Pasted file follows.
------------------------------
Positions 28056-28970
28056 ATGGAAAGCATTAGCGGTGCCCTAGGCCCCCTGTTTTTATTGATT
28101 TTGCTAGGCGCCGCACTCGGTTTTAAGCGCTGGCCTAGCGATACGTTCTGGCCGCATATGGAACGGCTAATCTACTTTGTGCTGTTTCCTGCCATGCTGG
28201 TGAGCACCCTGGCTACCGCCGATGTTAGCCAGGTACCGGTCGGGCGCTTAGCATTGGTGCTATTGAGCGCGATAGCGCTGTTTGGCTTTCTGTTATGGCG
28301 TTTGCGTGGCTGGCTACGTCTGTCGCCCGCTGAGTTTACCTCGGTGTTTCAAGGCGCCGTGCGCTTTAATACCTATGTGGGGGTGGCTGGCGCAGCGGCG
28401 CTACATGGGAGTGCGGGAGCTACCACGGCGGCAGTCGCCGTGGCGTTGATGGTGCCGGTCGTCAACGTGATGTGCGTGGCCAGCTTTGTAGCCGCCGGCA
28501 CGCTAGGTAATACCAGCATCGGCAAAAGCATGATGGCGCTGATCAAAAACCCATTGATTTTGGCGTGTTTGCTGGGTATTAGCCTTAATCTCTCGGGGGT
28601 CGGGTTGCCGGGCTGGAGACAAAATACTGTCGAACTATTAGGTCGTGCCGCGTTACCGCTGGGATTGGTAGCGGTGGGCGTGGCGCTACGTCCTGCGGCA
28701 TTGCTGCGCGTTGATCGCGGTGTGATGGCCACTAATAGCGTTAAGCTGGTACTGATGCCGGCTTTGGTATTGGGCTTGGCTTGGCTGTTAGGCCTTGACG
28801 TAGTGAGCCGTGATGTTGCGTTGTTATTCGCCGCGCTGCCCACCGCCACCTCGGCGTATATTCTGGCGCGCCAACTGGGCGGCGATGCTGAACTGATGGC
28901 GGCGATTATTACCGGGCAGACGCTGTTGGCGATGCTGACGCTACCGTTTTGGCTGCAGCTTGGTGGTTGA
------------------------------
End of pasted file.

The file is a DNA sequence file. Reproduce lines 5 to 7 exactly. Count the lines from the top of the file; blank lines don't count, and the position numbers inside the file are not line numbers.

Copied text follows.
28301 TTTGCGTGGCTGGCTACGTCTGTCGCCCGCTGAGTTTACCTCGGTGTTTCAAGGCGCCGTGCGCTTTAATACCTATGTGGGGGTGGCTGGCGCAGCGGCG
28401 CTACATGGGAGTGCGGGAGCTACCACGGCGGCAGTCGCCGTGGCGTTGATGGTGCCGGTCGTCAACGTGATGTGCGTGGCCAGCTTTGTAGCCGCCGGCA
28501 CGCTAGGTAATACCAGCATCGGCAAAAGCATGATGGCGCTGATCAAAAACCCATTGATTTTGGCGTGTTTGCTGGGTATTAGCCTTAATCTCTCGGGGGT